By – James Patterson & J. D. Barker

Michael Kepler receives a phone call from his downstairs neighbor about water leaking into her apartment from his apartment. He arrives home and finds a dead woman in his tub that he does not recognize. What would anyone in this situation do; call the police. Detective Dobbs and others soon arrive. The victim’s purse and ID are found. Soon Detective Dobbs takes Michael to the victim’s apartment. While Michael denies knowing the victim, he is shown pictures of the two together, his clothes, shaving gear, and other personal items of his are in her apartment and bedroom. Then he is taken into headquarters for further questioning. The questioning is stopped when his lawyer arrives and wants to confer with his client. This lawyer attacks an officer who enters the interview room, and walks a confused Michael out of the police station. The chase begins. Soon Detective Dobbs is notified by the FBI that his prisoner is a suspected serial killer and to hold him for U.S. Marshall to take into custody.

The main storyline unfolds short chapters told in the voice of six of the main characters. There really are just two threads, the Police/FBI chasing and Michael and his sister in the other so it is not disjoined but flows quite well and was an easy read. The twists and turn in the plot kept my interest throughout the novel. As this appears to be a stand-alone novel, there is not much B-storyline of Detective Dobbs and the FBI Agent. As part of the main storyline, much background is provided on Michael, his sister and parents.

This novel is definitely rated as adult content involving a four year old Michael observing his mother’s death and dismemberment by her boyfriend who halfway through decides to eat his gun. Michael then is adopted by a Barton Fitzgerald, a renowned psychiatrist and author, and his wife Rose, a practicing psychologist. He was not adopted to provide him loving environment to grow up but to provide the Fitzgeralds what could be called a case study at best. Some vulgar language is used, but in my opinion the use was not excessive and was context appropriate. There were not love scenes. This biggest issue is the violence and psychological torture that occurs in the novel. Much of it was described as it happens or is recalled and described as if it was happening. Some of the events may be disturbing to some readers. While not over-the-top, readers be forewarned.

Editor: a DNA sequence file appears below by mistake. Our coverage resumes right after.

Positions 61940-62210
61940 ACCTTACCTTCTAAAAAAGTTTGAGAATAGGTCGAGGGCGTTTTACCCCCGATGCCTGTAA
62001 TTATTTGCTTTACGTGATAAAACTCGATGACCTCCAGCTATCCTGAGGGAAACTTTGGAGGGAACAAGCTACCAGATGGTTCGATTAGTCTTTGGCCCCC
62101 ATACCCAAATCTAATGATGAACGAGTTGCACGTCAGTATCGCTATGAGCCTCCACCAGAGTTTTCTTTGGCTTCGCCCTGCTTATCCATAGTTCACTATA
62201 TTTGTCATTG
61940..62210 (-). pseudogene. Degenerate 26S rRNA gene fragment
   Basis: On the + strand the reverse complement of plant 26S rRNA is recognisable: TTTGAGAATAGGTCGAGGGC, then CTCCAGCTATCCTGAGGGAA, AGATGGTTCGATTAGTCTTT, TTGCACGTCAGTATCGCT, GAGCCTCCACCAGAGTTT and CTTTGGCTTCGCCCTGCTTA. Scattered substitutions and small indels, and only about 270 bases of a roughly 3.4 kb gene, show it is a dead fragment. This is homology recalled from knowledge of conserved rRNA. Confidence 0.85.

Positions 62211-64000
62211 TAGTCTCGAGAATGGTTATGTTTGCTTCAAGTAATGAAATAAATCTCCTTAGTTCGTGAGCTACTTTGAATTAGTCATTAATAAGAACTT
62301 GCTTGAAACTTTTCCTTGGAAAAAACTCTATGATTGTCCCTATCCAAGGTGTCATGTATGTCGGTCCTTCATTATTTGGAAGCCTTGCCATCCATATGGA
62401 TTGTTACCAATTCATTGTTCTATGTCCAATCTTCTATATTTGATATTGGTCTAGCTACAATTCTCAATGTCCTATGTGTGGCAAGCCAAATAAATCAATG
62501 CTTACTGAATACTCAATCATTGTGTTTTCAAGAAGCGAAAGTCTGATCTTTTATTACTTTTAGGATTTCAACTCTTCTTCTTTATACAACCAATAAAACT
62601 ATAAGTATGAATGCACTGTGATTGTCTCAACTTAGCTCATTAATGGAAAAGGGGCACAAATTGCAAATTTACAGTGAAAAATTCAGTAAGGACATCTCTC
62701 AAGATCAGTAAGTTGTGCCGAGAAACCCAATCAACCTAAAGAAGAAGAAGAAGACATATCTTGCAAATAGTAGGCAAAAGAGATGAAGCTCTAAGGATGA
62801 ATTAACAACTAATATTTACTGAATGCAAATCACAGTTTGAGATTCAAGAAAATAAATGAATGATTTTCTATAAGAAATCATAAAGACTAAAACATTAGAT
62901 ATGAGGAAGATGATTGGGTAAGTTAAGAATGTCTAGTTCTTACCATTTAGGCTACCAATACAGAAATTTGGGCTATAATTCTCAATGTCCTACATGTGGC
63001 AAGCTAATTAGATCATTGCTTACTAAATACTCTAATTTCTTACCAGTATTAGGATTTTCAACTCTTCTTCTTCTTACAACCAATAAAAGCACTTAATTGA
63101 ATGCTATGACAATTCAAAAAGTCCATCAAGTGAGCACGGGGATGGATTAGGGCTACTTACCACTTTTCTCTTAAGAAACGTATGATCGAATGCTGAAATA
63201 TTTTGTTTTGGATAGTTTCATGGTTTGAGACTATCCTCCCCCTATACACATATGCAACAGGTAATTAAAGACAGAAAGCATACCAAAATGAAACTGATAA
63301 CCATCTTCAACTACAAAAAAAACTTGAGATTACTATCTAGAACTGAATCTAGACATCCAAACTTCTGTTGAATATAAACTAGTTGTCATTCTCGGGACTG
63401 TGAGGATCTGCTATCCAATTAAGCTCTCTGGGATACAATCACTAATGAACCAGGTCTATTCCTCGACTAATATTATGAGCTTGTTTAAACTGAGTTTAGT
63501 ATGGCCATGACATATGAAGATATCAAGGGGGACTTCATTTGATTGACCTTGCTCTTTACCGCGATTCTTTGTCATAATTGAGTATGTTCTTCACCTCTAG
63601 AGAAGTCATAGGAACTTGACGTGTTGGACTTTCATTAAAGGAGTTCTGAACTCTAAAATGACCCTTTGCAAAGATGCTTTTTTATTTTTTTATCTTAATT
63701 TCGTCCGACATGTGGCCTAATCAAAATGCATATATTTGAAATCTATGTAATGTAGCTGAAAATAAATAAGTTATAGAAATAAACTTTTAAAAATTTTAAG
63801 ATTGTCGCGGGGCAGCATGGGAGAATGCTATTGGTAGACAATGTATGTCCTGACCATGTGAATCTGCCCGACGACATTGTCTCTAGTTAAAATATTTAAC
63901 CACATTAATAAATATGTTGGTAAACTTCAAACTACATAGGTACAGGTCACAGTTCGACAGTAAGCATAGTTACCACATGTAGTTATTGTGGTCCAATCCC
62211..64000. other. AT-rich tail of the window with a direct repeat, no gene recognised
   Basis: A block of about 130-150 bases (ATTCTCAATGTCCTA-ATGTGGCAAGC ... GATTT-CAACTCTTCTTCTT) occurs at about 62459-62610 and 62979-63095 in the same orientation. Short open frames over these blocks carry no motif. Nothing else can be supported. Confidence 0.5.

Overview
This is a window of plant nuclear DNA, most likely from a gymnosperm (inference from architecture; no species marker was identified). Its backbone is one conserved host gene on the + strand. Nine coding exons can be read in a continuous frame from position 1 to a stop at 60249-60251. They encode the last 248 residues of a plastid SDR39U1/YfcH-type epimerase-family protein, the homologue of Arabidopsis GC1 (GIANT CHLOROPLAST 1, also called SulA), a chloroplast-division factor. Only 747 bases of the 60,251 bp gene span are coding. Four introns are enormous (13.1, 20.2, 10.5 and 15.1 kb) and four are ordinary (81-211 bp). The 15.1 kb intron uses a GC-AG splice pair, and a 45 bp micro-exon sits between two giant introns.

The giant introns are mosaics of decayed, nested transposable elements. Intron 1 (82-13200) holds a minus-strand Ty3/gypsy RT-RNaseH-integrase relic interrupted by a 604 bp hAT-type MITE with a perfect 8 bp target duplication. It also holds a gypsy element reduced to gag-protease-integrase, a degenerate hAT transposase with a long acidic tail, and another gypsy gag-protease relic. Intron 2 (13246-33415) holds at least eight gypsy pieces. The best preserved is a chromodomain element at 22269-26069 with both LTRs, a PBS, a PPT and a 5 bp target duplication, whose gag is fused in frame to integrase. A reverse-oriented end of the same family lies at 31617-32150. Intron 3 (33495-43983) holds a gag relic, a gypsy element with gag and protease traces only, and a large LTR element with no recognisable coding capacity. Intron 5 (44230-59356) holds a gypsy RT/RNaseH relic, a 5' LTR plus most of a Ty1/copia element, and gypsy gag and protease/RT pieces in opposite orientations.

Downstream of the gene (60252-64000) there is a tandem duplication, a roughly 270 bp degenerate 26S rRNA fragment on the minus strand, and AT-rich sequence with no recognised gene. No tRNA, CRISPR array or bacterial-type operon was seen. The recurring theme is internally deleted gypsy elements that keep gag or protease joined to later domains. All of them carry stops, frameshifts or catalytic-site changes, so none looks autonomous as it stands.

As the novel approached the end, plot twists become more often and more dramatic. I had many unanswered questions when bombshells go off near the end. What I will say is that all the loose ends are tied up but then end went south. Usually, this lowers my rating of the novel because it leaves things unanswered or you need to read the next novel to find the answers. That was not the case with this novel as I wrote above that there were not any loose ends. I just didn’t like the ending. Since this is more personal reaction to the ending. If the description of this novel intrigues you, do give it a try.



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